First Look review: Greenhouse Theater’s “Uncle Phillip’s Coat” is a brilliant one-man show that explores family, right of passage and what defines you as a person
By Michael Dritto
Playing at: The Greenhouse Theater, 2257 N. Lincoln Ave. in Lincoln Park. Showtimes are Wednesdays, Thursdays and Fridays at 8 p.m.; Saturdays at 2:30 p.m. and 8 p.m.; and Sundays at 2:30 p.m. It runs Dec. 3-31. (No performances at 8 p.m. Dec. 24, 25 or 31.)
Basic storyline: Uncle Phillip’s Coat is a one-man show that is less of a narrative and more of a character study of the individuals we meet through the lens of the coat that once belonged to Uncle Phillip. We start through the perspective of Matty, an actor who has recently inherited the garment from his late Uncle Phillip. As we travel through his complex relationship and comedic follies with the coat, we are introduced to his dad, and eventually to Uncle Phillip himself. Through their memories, we are invited to relive the hopes, dreams and tragedies that bring to life the character that is the coat.
What stood out: Gene Weygandt is a three-time Jeff Award nominee and an absolute tour de force in this show. He masterfully creates three uniquely separate characters who are drawn together by their similarities to create an end product that is both beautiful and sad. With this performance, I would not be surprised to see him nominated for a fourth.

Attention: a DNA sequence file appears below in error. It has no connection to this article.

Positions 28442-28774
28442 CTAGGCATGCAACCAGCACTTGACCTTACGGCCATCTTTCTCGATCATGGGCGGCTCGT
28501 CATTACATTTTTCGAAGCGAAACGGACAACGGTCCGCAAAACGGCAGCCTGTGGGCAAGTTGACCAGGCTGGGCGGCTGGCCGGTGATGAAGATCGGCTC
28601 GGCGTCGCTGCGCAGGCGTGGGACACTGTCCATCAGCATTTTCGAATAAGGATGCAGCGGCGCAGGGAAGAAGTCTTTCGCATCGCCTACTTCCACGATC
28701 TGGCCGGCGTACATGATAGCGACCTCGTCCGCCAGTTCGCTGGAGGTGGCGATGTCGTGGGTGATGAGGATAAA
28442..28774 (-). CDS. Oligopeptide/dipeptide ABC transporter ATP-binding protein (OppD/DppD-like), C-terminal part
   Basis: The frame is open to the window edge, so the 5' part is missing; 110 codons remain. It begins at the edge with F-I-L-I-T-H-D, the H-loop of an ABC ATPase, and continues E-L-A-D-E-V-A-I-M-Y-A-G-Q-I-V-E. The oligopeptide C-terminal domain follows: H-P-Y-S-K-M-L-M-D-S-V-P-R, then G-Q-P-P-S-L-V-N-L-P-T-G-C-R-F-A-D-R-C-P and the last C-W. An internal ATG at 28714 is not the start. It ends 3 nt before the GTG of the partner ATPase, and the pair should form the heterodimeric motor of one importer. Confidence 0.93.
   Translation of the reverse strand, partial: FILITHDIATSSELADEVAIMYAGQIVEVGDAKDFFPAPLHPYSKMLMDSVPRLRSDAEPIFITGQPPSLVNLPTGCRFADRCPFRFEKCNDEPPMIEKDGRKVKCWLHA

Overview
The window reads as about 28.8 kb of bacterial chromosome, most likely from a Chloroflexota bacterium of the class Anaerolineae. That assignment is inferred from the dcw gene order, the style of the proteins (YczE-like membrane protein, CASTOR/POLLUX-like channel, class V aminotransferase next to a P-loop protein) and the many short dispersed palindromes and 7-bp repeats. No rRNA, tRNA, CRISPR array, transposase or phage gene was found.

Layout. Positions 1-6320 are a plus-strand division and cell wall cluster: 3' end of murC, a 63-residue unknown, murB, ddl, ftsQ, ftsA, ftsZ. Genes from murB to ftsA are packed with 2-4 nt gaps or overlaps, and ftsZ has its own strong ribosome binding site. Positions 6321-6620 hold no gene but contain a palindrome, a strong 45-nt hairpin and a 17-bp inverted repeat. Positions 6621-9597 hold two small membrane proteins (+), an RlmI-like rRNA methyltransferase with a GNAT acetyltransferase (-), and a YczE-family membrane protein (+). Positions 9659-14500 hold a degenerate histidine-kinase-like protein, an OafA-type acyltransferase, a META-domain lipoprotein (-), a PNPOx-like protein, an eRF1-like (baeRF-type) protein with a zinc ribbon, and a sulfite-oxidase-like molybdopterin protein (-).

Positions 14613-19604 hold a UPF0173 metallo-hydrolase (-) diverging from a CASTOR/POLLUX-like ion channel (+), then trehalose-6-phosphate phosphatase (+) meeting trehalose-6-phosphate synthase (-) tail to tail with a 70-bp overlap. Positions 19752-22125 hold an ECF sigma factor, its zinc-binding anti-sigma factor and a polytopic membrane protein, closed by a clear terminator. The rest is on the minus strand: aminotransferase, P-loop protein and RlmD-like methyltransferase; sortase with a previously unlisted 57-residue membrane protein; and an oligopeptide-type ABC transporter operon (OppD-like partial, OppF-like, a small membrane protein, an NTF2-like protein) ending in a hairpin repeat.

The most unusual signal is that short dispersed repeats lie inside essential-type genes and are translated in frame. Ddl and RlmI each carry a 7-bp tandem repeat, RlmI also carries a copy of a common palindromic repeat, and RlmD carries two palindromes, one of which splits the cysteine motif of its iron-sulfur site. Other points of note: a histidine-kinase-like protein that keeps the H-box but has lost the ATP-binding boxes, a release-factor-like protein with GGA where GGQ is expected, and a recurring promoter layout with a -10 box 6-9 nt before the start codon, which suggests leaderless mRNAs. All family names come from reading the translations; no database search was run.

The set design is simple but does an efficient job at simulating both the personality of the coat and the man who was most known for wearing it. We find ourselves in what seems to be a deteriorated apartment, with only the wooden skeleton panels of the walls apparent; some of it covered solely by drapes.
The apartment is dirty and bare, dressed with only a few items of worth and littered with stacks of old newspapers. It helps present an adequate portrayal of how we imagine Philip lived as a young man to the heartbreakingly hopeful character we eventually come to know.
Final thoughts: As part of the Greenhouse Theater Center’s Solo Celebration series, Uncle Phillip’s Coat runs for 65 minutes with no intermission. It is a one-man show that feels like a small ensemble that explores family, right of passage and what defines you as a person. Pass the word to your friends: Go see this show.